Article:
Morphodynamics of a bedrock confined estuary and delta: The Skeena River Estuary




Wild, Amanda Lily

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Bedrock islands add variation to the estuarine system that results in deviations from typical unconfined estuarine sediment transport patterns. Limited literature exists regarding the dynamics of seabed morphology, delta formation, sediment divergence patterns, and sedimentary facies classifications of non-fjordic bedrock confined systems. Such knowledge is critical to address coastal management concerns adequately. This research presents insights from the Skeena Estuary, a macrotidal estuary in northwestern Canada with a high fluvial sediment input (21.2-25.5 Mtyr-1). Descriptions on sub-environments, stratification, and sediment accumulation within the Skeena Estuary utilize HydroTrend model outputs of riverine sediment and discharge, Natural Resources Canada radiocarbon-dated sediment cores and grain size samples, and acoustic Doppler current profiler and conductivity-temperature-depth measurements from three field campaigns. Research findings delineate a fragmented delta structure with elongated mudflats and select areas of slope instability. Variations from well-mixed water circulation to lateral stratification, govern the slack tide flow transition and sediment transport pathways within seaward and landward passages of the estuary. Fostering a comprehensive understanding of bedrock confined estuary and delta systems has implications for the assessment of coastal management strategies, the productivity of ecological habitats, and the impacts of climate change within coastal areas.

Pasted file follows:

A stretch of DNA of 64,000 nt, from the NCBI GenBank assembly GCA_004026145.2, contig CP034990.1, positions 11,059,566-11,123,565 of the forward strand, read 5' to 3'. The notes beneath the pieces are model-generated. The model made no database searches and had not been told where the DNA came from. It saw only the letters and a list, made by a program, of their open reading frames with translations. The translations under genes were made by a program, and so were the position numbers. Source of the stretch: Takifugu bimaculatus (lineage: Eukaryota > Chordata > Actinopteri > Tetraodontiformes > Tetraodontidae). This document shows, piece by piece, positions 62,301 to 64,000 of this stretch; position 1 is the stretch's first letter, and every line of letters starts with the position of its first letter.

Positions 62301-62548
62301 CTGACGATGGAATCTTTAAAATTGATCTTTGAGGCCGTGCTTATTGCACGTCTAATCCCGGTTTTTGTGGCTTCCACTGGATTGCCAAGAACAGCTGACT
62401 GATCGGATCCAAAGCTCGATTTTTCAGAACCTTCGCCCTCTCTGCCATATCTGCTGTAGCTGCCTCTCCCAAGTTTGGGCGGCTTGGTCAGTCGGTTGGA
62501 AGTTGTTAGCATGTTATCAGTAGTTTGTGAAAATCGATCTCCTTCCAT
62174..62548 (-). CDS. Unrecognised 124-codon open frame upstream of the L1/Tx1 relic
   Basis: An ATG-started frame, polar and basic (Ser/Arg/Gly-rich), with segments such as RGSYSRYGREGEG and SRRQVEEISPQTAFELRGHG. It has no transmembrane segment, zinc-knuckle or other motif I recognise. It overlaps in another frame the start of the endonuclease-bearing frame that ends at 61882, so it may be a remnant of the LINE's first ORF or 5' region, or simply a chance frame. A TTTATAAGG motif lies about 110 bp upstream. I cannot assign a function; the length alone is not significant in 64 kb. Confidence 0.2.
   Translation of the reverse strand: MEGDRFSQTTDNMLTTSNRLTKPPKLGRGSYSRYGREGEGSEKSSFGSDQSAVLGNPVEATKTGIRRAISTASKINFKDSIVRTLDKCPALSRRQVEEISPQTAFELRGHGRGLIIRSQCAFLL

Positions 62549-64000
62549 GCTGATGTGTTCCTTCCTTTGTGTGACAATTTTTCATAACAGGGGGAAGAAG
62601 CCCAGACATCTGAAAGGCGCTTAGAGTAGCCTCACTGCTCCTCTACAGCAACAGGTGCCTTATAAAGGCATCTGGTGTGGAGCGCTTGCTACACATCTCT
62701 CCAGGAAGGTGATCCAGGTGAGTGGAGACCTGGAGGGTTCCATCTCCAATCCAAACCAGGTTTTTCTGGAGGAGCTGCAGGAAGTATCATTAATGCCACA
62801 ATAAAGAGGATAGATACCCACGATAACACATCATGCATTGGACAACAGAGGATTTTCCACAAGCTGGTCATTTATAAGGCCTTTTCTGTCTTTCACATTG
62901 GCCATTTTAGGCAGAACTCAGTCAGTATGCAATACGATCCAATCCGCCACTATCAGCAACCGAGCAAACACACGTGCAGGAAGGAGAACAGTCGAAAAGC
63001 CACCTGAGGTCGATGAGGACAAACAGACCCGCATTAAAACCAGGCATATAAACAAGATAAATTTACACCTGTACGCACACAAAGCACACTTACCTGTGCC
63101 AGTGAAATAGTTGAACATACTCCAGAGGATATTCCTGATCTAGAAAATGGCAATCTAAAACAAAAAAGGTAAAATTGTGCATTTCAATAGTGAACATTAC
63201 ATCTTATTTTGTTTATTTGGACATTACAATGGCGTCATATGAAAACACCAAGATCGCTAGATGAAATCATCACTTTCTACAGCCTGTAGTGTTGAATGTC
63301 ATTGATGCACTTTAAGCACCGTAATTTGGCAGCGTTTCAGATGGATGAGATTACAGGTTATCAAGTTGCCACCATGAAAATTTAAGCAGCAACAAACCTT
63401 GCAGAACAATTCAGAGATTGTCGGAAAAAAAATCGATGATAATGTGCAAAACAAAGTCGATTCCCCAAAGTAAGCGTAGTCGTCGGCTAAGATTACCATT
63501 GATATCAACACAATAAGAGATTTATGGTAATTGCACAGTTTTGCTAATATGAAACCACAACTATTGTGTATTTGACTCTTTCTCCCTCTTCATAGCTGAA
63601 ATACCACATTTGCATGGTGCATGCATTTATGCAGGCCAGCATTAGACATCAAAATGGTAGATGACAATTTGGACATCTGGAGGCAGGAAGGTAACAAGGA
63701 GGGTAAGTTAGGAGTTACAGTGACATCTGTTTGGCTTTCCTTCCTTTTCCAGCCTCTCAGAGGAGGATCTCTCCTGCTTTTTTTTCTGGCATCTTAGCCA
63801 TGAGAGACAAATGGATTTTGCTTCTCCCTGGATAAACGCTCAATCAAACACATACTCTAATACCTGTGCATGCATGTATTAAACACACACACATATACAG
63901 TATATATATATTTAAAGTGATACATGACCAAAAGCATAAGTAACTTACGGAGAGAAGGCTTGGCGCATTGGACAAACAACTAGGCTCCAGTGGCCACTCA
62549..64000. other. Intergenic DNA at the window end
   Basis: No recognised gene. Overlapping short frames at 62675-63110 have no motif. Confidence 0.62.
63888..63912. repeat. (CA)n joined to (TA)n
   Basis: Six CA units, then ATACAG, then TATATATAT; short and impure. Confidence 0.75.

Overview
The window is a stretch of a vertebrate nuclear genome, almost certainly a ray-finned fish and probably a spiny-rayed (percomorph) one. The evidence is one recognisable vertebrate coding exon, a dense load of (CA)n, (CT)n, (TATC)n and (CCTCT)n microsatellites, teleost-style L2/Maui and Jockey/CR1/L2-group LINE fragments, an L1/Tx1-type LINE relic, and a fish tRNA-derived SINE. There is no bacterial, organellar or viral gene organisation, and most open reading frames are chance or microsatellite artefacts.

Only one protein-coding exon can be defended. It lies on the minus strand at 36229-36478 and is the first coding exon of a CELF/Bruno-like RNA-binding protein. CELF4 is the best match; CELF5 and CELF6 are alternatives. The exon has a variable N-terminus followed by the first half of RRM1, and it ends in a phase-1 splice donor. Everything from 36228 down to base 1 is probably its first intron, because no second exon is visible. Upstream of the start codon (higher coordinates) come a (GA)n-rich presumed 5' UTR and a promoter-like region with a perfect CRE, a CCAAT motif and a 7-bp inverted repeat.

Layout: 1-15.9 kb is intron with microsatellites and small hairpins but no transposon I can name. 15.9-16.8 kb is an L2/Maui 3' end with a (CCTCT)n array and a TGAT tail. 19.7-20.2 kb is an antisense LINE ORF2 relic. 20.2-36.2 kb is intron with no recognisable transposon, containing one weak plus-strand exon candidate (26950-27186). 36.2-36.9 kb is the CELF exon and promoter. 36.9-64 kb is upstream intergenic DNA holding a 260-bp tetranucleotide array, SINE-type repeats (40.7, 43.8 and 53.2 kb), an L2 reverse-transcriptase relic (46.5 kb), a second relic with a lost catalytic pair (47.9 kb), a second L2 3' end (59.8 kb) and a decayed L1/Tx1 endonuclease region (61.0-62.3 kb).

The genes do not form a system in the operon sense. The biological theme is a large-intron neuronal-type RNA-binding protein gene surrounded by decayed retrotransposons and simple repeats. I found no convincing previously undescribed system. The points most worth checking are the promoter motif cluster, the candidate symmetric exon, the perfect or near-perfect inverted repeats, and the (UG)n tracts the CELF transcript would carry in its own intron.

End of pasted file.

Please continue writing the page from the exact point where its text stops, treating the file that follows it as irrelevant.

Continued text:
Estuary, Skeena, Geomorphology, Oceanography, Morphodynamics, Delta, ADCP, Stratification, Bedrock, Suspended Sediment, Watershed, Discharge, Macrotidal, Fjard, Chronostratigraphy, HydroTrend, Sediment Core, Bathymetry, Grain size distribution, Sedimentation, Partially Mixed Estuary, Bedrock Confined Estuary, River, Rivers of British Columbia, Radiocarbon Dating of Sediments, Ebb Tide, Flood Tide, Slack Tide